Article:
He may be at risk of falling off the main presidential debate stage, but Sen. Rand Paul is at long last getting his colleagues to vote on his proposal to audit the Federal Reserve.
The Kentucky Republican said he tried and failed to get Sen. Harry Reid, D-Nev., to schedule a vote on the central bank legislation back when the Democrats held the majority. When asked if he would ultimately like to wind down the Federal Reserve, Paul focused on the task at hand.
"'Audit the Fed' still has an uphill climb, even in the Senate, and so we'll see how the vote goes with that. I have said repeatedly though, throughout my time in public life, that the Fed has too much power, and that its power to manipulate interest rates has been deleterious, it hasn't been good for the economy," Paul told reporters on a Monday conference call.
"I do want to have more of a marketplace and less of a Fed, but I am an incrementalist in the sense that I'm trying to get what we can possibly get through," Paul said. "It took a long time even for the concept of 'Audit the Fed' to come forward, and then it became very popular in the House, unfortunately we have the resistance of some establishment Republicans in the Senate, so it's going to be difficult."
On Monday, Paul was pressuring liberal members of the Democratic caucus, including presidential hopeful Bernard Sanders, I-Vt., to back a vote on the audit measure on Tuesday. The bill would remove limits on the oversight of the Fed by the Government Accountability Office, effectively subjecting the bank to a more comprehensive audit, including sensitive matters related to monetary policy.
"We've had a lot of Democrats who claim that they're concerned about big banks ... and a revolving door between Wall Street and the big banks and the Federal Reserve," Paul said, also citing Sen. Elizabeth Warren, D-Mass., among "loud voices."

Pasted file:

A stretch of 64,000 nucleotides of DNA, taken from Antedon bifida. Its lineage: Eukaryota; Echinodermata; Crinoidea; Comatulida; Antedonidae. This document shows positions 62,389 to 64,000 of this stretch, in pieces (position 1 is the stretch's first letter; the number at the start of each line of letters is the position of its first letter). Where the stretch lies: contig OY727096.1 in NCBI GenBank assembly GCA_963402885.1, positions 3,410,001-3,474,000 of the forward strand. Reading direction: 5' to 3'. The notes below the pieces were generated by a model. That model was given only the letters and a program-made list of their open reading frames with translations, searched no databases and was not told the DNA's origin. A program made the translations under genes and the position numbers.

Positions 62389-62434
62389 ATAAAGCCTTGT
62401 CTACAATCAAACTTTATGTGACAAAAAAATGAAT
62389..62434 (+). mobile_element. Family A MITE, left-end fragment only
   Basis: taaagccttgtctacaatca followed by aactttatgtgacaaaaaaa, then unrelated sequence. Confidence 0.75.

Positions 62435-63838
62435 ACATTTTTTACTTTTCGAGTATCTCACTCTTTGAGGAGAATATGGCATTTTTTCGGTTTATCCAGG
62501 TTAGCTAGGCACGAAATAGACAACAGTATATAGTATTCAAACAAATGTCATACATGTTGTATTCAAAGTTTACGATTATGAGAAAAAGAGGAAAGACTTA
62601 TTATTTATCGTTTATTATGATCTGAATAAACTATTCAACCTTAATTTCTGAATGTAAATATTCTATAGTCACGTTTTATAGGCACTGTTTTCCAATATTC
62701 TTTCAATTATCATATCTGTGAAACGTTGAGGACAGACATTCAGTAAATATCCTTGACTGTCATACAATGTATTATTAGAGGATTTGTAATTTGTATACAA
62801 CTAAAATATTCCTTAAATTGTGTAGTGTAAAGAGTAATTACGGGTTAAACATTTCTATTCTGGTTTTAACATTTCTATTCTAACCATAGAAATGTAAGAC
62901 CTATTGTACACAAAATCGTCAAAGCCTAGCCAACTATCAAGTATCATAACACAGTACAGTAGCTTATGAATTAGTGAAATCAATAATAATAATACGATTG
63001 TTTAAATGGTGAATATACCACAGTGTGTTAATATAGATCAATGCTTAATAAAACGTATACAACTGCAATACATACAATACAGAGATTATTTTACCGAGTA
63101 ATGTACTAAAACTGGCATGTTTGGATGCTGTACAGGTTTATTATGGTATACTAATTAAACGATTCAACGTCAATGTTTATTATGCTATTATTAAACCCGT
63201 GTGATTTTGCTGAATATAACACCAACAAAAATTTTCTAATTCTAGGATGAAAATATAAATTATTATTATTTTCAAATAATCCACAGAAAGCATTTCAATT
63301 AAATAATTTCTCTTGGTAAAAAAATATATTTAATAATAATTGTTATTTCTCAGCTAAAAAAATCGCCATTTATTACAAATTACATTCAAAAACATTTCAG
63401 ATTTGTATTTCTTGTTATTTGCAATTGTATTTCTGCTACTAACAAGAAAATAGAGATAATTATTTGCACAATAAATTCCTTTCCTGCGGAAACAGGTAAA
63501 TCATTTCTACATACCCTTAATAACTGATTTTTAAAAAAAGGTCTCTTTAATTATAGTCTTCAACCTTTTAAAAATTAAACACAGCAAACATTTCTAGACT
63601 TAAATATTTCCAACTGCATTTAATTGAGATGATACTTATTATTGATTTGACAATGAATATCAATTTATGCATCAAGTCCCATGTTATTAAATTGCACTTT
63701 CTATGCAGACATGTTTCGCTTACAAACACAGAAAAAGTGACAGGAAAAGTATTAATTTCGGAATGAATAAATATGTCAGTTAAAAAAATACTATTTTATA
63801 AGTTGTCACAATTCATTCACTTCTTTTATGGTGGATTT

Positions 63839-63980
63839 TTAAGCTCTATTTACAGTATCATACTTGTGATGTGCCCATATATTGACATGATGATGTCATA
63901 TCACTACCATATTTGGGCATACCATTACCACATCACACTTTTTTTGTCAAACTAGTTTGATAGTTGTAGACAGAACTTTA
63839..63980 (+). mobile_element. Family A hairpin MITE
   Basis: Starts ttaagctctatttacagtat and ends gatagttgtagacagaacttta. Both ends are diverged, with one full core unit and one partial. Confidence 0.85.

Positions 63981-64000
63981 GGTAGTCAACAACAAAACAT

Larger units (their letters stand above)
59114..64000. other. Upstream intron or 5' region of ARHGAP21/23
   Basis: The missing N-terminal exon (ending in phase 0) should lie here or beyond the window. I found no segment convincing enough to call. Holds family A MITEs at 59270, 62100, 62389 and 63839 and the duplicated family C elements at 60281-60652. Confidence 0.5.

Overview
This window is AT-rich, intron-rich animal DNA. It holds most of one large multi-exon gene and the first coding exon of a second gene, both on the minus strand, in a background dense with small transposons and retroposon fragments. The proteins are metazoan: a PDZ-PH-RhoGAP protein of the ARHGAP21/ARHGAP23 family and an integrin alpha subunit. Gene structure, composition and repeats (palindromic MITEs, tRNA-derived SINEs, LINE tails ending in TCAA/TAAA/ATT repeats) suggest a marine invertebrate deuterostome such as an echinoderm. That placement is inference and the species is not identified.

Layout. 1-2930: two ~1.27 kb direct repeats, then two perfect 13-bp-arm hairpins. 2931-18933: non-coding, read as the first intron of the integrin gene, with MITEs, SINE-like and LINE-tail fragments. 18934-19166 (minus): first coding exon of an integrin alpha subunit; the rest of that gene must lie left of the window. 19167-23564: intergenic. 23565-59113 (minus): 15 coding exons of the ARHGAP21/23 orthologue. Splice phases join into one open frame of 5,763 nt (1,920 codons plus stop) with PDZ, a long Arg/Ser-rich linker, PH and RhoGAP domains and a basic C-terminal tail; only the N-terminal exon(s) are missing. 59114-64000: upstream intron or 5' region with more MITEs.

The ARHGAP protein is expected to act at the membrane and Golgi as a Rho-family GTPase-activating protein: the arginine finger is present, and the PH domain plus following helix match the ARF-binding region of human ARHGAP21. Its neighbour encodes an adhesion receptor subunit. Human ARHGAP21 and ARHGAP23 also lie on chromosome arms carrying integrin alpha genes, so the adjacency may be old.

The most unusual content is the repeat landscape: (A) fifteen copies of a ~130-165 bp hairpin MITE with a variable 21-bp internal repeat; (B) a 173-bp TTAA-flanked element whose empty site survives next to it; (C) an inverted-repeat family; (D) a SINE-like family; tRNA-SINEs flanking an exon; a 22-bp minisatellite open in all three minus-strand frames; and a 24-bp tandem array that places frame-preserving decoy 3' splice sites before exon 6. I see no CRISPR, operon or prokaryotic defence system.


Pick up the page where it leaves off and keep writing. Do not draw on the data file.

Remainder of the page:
The vote itself to limit debate on taking up the "Audit the Fed" measure, requiring 60 votes, is set for 2:30 p.m. EST Tuesday, hours before the joint session of Congress for the State of the Union address.
As for this week's Fox Business debate in South Carolina where Paul could be forced to participate in the "undercard debate," Paul cited recent polling putting him in the top six as justification for being on the prime-time stage.
"I don't think there's any way, anybody in clear conscience could try to exclude us from being on the main stage, so we expect to be included on the main stage on the strength of the last polling," Paul said. "I think there's a lot of evidence that would be difficult to overcome to try to exclude us."
Paul has also written to his Senate colleagues ahead of the vote in a bid to preempt critics. In the letter, provided first to Roll Call, he calls the argument that the bill's transparency mandates could cause issues for the markets, "the most bizarre."
"Audit the Fed does not open a real-time window into the Fed or order the public release of any confidential information. Like the partial audit ordered by Dodd-Frank, the first audit is due in one year, and GAO will have the ability to conduct other audits moving forward. As any Member who has worked with GAO knows, that is a slow and thorough process, with even the simplest reports taking months to complete," Paul wrote. "Furthermore, even the most casual observer understands that it is the Fed's actions themselves that move markets, as has been evident over the last few weeks. To say that a retrospective non-partisan review is going to somehow disrupt the markets that already know what actions the Fed has taken is nothing short of baseless fear-mongering."
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